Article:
Airport Shoe Policy Refitted

A homemade balloon aircraft, feared to be carrying a 6-year-old boy is seen in Colorado on Thursday, Oct. 15, 2009. The balloon floated away from the family's home, but, when the balloon landed, there was no sign of the the boy.
Lisa Eklund
Travelers no longer will encounter conflicting rules about removing their shoes at airports.

At some airports, passengers have been told they had to take off their shoes before passing through metal detectors; at others, it was optional.

The Transportation Security Administration now says removing shoes will be optional. However, passengers will be warned their chances of being asked to submit to a more thorough secondary screening will be greater if they do not take off their shoes and put them through X-ray machines.

"We must make sure our security process is consistent so air travelers know what to expect at every airport in the country," TSA chief James Loy said in a statement.

The TSA has found security lines move faster if everybody removes their shoes. Shoes with metal shanks or steel toes, for example, set off metal detectors and must then be screened with hand-held wands, slowing the process of clearing passengers into gate areas.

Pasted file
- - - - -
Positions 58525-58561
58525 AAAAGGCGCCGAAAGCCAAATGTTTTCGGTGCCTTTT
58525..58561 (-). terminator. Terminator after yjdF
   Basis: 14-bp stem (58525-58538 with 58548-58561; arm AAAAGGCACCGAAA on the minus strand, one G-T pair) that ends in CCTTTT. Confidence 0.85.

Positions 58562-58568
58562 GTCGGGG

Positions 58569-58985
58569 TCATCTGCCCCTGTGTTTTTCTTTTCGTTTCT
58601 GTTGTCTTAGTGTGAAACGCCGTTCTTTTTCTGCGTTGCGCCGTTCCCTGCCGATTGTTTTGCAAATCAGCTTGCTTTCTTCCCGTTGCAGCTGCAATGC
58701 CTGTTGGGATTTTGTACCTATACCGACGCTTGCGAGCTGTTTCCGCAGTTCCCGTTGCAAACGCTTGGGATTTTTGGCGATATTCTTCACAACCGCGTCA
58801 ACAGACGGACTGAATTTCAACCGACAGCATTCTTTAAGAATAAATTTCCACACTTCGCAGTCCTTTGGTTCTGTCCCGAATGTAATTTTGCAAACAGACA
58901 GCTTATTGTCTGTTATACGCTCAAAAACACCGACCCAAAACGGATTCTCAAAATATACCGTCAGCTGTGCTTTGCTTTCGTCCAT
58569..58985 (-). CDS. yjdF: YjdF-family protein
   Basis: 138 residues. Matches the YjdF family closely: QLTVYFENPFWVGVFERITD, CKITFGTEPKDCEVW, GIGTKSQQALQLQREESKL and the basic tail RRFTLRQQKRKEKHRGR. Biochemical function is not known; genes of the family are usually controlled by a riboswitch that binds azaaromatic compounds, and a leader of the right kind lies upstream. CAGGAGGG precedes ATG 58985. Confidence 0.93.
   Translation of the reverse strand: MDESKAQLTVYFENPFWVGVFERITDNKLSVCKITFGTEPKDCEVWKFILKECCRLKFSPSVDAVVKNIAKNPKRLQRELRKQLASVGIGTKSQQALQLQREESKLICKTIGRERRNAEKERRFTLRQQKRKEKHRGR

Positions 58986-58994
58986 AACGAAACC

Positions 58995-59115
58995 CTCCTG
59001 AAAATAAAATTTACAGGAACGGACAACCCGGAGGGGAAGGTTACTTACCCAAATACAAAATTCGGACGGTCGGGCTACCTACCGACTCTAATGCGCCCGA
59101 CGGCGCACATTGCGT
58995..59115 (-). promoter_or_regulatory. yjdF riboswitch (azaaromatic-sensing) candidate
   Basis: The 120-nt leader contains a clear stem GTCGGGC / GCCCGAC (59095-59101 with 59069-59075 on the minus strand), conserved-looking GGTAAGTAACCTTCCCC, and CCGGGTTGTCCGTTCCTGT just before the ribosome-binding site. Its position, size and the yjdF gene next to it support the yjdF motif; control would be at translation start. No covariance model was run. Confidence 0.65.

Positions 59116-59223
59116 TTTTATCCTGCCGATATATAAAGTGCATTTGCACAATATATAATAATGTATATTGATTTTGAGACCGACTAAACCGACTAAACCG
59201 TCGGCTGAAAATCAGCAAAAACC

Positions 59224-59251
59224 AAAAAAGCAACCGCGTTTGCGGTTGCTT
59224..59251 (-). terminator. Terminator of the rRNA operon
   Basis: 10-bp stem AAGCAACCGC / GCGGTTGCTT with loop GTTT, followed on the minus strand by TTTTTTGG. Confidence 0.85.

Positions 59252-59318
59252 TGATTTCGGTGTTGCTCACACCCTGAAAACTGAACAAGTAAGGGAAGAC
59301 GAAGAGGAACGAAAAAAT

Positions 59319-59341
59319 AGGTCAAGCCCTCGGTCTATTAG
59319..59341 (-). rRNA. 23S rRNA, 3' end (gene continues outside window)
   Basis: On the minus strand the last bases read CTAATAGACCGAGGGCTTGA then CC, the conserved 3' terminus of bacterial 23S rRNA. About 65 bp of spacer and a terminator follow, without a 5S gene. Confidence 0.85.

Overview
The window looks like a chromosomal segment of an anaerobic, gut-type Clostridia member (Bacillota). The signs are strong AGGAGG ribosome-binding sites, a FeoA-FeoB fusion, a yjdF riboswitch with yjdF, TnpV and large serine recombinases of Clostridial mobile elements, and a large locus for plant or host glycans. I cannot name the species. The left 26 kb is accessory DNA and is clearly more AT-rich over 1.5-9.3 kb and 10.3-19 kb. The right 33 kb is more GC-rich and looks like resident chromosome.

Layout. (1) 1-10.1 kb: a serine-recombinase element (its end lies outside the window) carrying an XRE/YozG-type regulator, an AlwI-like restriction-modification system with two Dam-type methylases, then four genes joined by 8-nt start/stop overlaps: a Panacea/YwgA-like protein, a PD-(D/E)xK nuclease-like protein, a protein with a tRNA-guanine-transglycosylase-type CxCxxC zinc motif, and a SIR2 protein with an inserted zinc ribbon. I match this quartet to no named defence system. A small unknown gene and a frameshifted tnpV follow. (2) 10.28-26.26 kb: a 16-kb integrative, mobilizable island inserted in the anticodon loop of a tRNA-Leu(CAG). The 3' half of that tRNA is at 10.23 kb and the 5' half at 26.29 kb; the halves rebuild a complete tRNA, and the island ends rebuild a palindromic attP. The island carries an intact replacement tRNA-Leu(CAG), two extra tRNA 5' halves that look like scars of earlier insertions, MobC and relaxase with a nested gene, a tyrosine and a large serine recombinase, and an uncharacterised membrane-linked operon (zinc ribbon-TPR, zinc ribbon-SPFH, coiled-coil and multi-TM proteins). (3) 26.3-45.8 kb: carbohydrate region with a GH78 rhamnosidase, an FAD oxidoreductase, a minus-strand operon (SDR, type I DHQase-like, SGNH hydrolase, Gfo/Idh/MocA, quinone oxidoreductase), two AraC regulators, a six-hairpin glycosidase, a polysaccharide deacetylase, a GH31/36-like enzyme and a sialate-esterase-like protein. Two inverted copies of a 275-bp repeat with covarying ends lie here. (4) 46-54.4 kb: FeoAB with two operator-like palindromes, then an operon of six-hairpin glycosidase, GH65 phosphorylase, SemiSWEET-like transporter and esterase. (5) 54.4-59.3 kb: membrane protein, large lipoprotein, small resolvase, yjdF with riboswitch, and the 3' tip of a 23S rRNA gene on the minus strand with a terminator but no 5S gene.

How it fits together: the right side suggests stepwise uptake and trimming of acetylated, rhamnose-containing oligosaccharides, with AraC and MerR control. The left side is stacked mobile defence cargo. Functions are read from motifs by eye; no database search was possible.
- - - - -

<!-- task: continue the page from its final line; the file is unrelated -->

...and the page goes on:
The agency said it has increased scrutiny of shoes in response to information gathered by intelligence agencies.

Loy said al Qaeda has trained people to use shoe bombs, as evidenced by Richard Reid's attempt to blow up a trans-Atlantic flight on Dec. 22, 2001.

Reid, a British citizen who said he was a member of al Qaeda, tried to light explosives in his shoes on a Paris-to-Miami American Airlines flight, but was overpowered by passengers and crew members.

He was sentenced to life in prison in February after pleading guilty to eight charges including attempted use of a weapon of mass destruction.